When Airplane Food Was First Class – A Mouthwatering Look At What In-Flight Meals Used To Be Like in the Golden Age of Flying
Most of us have been on an airplane at some point in our lives, whether or not it was a good experience, it was something that we remembered for one reason: the food. Yes, we’ve all tasted that plastic and terrible tasting food and hated it from the first bite. However, back in the day, they’re actually used to be some good food on airplanes and it made us rethink our own food options even back at home. It was equivalent to enjoying a meal out at a fancy restaurant, and it was something that really made the flight special. Too bad it’s not like that anymore, right?
These vintage photos from the collection of Scandinavian Airlines show passengers from the 1950s through to the 1980s enjoying gourmet meals such as caviar, lobster, and a whole leg of ham at 35,000-feet.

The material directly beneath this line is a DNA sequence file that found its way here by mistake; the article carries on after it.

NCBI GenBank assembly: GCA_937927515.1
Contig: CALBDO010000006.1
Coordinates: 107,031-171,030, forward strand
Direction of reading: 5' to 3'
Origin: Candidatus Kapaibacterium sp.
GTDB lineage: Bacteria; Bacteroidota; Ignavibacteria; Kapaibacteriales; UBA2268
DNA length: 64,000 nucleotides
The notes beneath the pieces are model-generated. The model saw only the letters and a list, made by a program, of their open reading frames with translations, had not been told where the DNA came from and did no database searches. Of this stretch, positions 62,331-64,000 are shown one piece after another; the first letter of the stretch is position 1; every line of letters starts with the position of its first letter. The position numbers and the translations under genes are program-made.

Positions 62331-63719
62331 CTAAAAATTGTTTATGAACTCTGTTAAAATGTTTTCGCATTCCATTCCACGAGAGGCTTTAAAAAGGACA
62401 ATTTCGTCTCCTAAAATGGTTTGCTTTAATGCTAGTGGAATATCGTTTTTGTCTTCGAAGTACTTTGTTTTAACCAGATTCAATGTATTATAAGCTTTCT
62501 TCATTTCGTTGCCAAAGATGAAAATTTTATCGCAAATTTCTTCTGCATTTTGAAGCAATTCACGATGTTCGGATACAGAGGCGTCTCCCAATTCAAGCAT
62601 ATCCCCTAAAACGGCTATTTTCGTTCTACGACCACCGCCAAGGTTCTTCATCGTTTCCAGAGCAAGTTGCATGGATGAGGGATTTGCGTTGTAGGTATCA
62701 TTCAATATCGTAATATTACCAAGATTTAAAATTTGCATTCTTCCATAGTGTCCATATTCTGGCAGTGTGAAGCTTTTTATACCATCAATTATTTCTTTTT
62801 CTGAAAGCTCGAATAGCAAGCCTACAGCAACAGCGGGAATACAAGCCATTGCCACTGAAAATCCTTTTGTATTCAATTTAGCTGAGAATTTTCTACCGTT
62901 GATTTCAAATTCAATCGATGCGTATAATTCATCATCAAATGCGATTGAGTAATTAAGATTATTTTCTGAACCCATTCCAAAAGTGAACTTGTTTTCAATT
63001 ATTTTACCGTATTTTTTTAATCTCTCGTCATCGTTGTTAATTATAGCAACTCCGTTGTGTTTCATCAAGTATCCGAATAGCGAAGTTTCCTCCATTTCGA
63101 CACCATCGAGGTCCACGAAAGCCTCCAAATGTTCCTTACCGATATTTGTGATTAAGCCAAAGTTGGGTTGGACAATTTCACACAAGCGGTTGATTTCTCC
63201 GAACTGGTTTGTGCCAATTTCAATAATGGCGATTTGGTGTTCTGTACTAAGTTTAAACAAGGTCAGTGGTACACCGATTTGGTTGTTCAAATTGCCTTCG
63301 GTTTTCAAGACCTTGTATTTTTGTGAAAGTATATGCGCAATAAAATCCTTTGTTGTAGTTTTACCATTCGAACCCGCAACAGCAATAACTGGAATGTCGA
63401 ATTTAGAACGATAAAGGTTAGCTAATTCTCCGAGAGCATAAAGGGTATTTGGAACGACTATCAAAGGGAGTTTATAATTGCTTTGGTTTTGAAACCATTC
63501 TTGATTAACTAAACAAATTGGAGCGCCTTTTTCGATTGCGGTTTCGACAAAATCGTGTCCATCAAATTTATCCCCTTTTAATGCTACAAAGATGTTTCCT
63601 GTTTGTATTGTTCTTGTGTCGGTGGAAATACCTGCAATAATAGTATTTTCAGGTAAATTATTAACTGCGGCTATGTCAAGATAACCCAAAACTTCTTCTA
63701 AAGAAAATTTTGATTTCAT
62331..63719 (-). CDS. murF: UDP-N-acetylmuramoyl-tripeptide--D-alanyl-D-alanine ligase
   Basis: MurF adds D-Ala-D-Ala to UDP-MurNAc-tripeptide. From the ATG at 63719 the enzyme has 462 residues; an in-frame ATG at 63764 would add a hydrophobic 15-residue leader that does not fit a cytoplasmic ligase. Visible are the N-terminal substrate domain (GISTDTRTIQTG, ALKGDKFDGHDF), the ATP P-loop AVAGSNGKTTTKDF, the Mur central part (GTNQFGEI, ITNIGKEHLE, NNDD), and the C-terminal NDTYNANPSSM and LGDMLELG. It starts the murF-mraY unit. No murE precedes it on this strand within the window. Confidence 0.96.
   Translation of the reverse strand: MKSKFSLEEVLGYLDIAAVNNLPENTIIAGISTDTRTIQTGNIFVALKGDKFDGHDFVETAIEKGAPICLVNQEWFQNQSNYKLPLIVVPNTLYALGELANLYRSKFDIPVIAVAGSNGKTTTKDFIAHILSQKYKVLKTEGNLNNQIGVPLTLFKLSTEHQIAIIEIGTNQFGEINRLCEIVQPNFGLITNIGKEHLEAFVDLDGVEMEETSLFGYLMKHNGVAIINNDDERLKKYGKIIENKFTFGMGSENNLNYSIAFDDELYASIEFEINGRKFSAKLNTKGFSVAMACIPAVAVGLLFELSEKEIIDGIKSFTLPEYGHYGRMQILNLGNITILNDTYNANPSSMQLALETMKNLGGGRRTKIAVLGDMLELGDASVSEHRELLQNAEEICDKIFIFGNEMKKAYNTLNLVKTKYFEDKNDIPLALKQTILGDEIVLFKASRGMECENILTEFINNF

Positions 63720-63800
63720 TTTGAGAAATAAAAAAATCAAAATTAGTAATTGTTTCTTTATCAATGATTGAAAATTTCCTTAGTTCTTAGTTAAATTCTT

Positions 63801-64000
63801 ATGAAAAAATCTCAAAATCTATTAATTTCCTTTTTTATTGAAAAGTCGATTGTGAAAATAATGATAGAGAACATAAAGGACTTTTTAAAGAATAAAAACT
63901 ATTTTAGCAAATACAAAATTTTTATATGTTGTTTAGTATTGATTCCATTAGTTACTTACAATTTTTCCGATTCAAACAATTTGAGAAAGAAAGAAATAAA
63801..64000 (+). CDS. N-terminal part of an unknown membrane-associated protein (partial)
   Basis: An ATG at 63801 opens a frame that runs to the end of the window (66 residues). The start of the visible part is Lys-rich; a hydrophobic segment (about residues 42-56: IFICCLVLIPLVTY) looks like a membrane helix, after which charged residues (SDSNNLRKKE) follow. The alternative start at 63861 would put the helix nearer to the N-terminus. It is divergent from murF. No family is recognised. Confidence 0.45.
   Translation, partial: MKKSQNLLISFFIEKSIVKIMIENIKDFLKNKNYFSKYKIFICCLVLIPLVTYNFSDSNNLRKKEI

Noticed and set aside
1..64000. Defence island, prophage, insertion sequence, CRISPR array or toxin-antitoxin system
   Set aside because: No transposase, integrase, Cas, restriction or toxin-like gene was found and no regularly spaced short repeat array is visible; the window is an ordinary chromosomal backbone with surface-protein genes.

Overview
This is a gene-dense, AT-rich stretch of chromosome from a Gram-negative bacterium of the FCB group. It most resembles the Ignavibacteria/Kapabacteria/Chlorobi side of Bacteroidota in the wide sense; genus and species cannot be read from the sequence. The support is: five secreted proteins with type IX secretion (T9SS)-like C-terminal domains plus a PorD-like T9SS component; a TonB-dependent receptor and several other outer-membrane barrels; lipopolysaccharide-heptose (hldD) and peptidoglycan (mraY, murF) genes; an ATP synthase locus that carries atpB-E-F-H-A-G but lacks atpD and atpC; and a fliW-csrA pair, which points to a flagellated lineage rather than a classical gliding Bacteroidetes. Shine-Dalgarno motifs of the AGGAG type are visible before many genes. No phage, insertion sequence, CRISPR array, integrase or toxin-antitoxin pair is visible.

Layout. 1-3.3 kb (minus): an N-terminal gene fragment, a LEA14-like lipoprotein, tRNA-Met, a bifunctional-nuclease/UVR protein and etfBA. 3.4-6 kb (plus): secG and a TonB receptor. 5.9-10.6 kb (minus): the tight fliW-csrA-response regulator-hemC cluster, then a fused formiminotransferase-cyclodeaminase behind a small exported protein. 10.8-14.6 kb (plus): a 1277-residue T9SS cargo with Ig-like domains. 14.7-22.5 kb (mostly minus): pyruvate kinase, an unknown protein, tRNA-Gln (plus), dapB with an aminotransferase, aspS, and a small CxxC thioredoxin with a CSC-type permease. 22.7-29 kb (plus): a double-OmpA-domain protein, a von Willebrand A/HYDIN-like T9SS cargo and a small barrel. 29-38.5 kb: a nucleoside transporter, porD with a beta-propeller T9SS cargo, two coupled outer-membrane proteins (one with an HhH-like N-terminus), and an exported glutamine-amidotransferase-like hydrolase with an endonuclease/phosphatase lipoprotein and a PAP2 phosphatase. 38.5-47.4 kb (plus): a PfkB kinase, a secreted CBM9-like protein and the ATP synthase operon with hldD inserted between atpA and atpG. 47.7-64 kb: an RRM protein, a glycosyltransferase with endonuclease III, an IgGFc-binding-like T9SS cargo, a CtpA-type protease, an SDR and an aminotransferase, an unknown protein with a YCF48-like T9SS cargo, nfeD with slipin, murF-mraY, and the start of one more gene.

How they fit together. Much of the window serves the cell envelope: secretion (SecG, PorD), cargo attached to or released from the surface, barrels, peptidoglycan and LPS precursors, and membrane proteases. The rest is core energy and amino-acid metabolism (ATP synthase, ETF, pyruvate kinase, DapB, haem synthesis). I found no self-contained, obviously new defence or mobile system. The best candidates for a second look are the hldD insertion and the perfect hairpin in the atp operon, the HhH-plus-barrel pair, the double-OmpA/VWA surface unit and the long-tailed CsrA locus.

Back in 1969, some passengers were served meals directly by an in-flight chef. Here, the chef is dishing up Smørrebrød, a type of Danish open sandwich (rye bread topped with meat or fish and cheese).
That same year, passengers in first-class were treated to a hearty meat feast that included an entire leg of ham, salami, and other sausages served with bread and beer.
The ham was sliced with a large knife (now strictly not allowed on planes, for obvious reasons) in front of passengers. This would never happen today.
In case that meal wasn’t sumptuous enough, there was also fresh salmon, again served in front of fliers.
Fliers were also spoiled with a lavish spread including caviar, served up by the chef himself.
In the 1950s, passengers in sleeper cabins on a DC-6 aircraft were served an in-flight breakfast in bed.